The journalist surveillance program, code named "Firstfruits," was part of a Director of Central Intelligence (DCI) program that was maintained at least until October 2004 and was authorized by then-DCI Porter Goss. Firstfruits was authorized as part of a DCI "Countering Denial and Deception" program responsible to an entity known as the Foreign Denial and Deception Committee (FDDC). Since the intelligence community's reorganization, the DCI has been replaced by the Director of National Intelligence headed by John Negroponte and his deputy, former NSA director Gen. Michael Hayden.
In addition, beginning in 2001 but before the 9-11 attacks, NSA began to target anyone in the U.S. intelligence community who was deemed a "disgruntled employee." According to NSA sources, this surveillance was a violation of United States Signals Intelligence Directive (USSID) 18 and the Foreign Intelligence Surveillance Act of 1978. The surveillance of U.S. intelligence personnel by other intelligence personnel in the United States and abroad was conducted without any warrants from the Foreign Intelligence Surveillance Court. The targeted U.S. intelligence agency personnel included those who made contact with members of the media, including the journalists targeted by Firstfruits, as well as members of Congress, Inspectors General, and other oversight agencies. Those discovered to have spoken to journalists and oversight personnel were subjected to sudden clearance revocation and termination as "security risks."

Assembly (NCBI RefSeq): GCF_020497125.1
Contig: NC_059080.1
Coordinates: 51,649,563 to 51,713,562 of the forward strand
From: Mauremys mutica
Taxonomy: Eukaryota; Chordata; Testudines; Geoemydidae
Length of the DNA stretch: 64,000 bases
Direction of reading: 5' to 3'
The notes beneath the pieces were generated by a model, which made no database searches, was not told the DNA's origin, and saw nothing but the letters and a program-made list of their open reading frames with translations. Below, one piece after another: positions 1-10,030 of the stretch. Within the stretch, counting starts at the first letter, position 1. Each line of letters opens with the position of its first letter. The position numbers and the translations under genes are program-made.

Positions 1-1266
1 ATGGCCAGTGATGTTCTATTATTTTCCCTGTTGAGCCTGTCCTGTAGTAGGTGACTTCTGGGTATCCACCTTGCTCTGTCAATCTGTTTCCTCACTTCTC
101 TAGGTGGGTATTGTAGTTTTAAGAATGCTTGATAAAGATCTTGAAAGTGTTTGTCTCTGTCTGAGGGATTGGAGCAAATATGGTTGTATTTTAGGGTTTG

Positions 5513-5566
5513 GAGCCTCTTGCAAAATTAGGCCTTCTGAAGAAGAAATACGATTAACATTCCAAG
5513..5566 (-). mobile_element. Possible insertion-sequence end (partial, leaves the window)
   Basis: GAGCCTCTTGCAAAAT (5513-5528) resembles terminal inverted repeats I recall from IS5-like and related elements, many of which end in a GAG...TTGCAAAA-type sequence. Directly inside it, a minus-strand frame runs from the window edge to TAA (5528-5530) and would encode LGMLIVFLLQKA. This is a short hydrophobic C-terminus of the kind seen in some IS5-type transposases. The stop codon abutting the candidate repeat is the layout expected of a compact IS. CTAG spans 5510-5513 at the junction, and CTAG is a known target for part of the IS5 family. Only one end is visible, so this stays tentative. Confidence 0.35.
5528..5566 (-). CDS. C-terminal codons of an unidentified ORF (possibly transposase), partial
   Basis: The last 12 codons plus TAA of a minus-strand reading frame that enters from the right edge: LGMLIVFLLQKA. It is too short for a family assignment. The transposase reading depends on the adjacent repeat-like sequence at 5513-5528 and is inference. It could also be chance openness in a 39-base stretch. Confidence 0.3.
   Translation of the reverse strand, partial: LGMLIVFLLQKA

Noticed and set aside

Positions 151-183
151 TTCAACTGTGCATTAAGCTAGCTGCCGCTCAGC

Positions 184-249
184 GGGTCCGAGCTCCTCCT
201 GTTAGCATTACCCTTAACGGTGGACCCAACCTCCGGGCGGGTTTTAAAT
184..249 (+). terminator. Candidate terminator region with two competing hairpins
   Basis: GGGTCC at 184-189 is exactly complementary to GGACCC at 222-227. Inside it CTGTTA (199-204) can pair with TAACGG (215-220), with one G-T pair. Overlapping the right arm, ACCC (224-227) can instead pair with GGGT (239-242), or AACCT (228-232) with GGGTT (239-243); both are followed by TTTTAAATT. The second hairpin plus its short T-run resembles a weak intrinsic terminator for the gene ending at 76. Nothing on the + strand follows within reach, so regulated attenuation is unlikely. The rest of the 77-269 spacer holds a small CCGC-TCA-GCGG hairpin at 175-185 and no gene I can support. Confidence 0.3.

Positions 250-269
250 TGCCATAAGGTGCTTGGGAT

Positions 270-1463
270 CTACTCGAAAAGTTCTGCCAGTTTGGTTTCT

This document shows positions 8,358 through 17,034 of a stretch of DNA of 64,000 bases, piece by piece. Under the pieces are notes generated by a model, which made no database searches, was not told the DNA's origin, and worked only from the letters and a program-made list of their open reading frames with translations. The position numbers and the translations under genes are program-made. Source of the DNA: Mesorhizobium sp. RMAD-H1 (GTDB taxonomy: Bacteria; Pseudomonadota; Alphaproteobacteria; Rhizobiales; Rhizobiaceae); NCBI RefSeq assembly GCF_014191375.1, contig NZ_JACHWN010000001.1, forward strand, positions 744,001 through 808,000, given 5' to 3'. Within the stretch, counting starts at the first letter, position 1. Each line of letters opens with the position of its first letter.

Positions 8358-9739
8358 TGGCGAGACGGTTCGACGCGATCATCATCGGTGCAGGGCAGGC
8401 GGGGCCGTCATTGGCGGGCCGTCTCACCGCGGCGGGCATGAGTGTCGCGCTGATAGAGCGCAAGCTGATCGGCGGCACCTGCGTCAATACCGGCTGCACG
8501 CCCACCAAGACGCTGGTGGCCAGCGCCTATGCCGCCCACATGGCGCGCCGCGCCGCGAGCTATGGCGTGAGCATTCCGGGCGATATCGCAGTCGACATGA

This revelation puts the lie to Bush's claims that this surveillance only included phone calls from al-Qaeda into the U.S., clearly it goes much deeper than that - and very close to the creation of a Domestic ENEMIES LIST by the Administration.
And the real question is... once your name has been flagged by a "Special Access" Program like Echelon (which requires more than a Top-Secret Clearance in order to view) how exactly are mistakes corrected and inappropriate names removed from the list?
When, if ever, are any of these people going to clear there name?Vyan